The rest of my time in Austria was split between visiting schools and socialising. On the Wednesday afternoon we were invited to meet the Head of the School Board for the County in which we were visiting. This part was really interesting as we got to hear first hand the experiences of adults and children who had fled to Austria from other countries (mainly Turkey and the former Yugoslavia). I got into a bit of a 'discussion' with the main man when he took offence at my suggestion that the school system didn't allow the immigrant children to achieve their full potential. I don't think I quite ruined Anglo-Austrian relations, but I won't be expecting a Christmas card from him.
On Thursday we went to a school that is housed in a working monastery, what a beautiful place. We were given a tour of the church by the Abbott, and a glass of wine that had been made by the monks. There are several institutions on the estate, including a school that selects and trains the cream of the crop of youngsters at skiing and other winter sports. According to the Abbott they have had very good results with many of their students achieving highly in major competitions.
Friday we visited Salzburg, leaving our hotel at ridiculous o'clock to make the journey there; briefly crossing over to Germany on our way. After visiting a fantastic primary school, that momentarily made me want to teach 'little ones', we went on a tour of the city. To be honest, Monday's tour of Innsbruck had been more than enough for me and I would have been quite happy to sit down and have a coffee, but tour we did. After more than two hours walking the streets of Salzburg, I feel that there is so much that I can tell you about Mozart, his Dad, his Sons, his next door neighbour, the lady that sold flowers on the corner of the street half a mile from where he was born; but I won't. I wanted the the tour guide to dish the dirt on the man; I asked if he'd gone mad and OP said she was sure that he'd had syphilis, but both of these were vehemently denied by the guide.
We ate dinner in a fantastic traditional restaurant before returning, via Germany, to the hotel.
After a well earned lie-in on Saturday morning, we managed a small amount of shopping; OP and I picked up some ski stuff in the sales for a forthcoming trip we are going on. A quick drink at the 360 degree observation bar, with it's magnificent views over the city and then back to the hotel to collect our luggage and head for the airport.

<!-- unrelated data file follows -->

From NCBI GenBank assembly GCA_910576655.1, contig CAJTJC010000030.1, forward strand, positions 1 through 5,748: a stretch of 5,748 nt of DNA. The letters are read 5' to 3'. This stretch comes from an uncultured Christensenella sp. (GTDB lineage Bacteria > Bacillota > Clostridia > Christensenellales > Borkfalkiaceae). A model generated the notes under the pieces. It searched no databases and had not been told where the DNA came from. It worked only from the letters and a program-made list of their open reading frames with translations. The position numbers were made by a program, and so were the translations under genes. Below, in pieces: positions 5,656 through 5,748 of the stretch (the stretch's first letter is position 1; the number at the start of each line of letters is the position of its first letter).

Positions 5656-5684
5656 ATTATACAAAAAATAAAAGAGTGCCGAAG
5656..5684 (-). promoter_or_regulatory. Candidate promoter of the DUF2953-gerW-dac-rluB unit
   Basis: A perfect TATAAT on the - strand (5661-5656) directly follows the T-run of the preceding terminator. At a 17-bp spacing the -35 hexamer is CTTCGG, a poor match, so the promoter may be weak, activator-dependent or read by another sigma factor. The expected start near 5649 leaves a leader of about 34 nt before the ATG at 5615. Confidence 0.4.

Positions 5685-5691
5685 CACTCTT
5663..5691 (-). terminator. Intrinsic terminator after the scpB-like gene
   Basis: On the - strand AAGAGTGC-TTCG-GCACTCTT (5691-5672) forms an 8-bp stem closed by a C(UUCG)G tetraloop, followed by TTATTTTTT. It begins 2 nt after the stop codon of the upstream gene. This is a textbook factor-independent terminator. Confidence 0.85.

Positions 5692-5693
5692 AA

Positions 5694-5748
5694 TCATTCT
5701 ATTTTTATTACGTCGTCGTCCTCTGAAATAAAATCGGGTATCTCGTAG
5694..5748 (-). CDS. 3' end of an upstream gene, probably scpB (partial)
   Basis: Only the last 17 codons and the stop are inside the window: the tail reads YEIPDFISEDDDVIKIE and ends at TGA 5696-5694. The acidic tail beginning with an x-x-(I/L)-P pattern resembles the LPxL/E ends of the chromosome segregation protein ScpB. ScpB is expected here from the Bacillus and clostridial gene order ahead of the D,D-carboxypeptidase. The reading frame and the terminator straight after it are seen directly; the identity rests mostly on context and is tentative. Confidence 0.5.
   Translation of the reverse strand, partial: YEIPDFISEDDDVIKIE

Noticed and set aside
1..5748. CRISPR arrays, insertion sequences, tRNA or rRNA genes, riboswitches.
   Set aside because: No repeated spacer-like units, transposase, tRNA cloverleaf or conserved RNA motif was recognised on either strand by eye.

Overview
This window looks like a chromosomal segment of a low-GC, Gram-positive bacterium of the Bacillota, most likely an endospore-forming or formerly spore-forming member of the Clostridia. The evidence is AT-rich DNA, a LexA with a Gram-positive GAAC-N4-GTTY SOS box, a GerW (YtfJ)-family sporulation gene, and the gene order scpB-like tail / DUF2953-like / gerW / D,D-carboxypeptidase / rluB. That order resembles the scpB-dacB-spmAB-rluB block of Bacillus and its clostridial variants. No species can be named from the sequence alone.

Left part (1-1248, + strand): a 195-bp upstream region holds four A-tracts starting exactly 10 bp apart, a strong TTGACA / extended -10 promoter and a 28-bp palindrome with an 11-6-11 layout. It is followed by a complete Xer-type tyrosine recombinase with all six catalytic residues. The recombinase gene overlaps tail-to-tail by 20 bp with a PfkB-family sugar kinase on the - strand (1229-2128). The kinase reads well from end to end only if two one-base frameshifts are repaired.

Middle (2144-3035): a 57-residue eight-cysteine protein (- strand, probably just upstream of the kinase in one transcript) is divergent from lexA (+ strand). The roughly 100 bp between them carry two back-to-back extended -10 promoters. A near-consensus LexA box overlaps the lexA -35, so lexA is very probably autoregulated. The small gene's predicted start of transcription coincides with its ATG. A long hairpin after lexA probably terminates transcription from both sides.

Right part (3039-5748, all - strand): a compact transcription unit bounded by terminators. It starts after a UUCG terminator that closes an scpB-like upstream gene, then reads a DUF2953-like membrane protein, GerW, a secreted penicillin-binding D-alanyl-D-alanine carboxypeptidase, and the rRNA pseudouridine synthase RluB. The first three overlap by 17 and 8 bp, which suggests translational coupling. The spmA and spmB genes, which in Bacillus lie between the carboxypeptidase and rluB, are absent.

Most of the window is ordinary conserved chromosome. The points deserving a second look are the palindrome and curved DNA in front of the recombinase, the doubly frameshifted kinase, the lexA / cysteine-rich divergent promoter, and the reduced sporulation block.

Luggage Update - My case arrived in London the day after me and was delivered to my house by Speedy Baggage Company.
Saturday, 3 March 2007
Friday, 2 March 2007
Thursday, 1 March 2007
With its gritty Tower Hamlets setting, this sharply observed contemporary novel about the life of an Asian immigrant girl deals cogently with issues of love, cultural difference and the human spirit. The pre-publicity hype about Brick Lane was precisely the kind to set alarm bells ringing (we've heard it so often before), but, for once, the excitement is fully justified: Monica Ali's debut novel demonstrates that there is a new voice in modern fiction to be reckoned with.
Nazneen is a teenager forced into an arranged marriage with a man considerably older than her--a man whose expectations of life are so low that misery seems to stretch ahead for her. Fearfully leaving the sultry oppression of her Bangladeshi village, Nazneen finds herself cloistered in a small flat in a high-rise block in the East End of London. Because she speaks no English, she is obliged to depend totally on her husband. But it becomes apparent that, of the two, she is the real survivor: more able to deal with the ways of the world, and a better judge of the vagaries of human behaviour. She makes friends with another Asian girl, Razia, who is the conduit to her understanding of the unsettling ways of her new homeland.
This is a novel of genuine insight, with the kind of characterisation that reminds the reader at every turn just what the novel form is capable of. Every character (Nazneen, her disappointed husband and her resourceful friend Razia) is drawn with the complexity that can really only be found in the novel these days. In some ways, the reader is given the same all-encompassing experience as in a Dickens novel: humour and tragedy rub shoulders in a narrative that inexorably grips the reader. Whether or not Monica Ali can follow up this achievement is a question for the future; it's enough to say right now that Brick Lane is an essential read for anyone interested in current British fiction. --Barry Forshaw
I'd love to know what you are reading and what you recommend...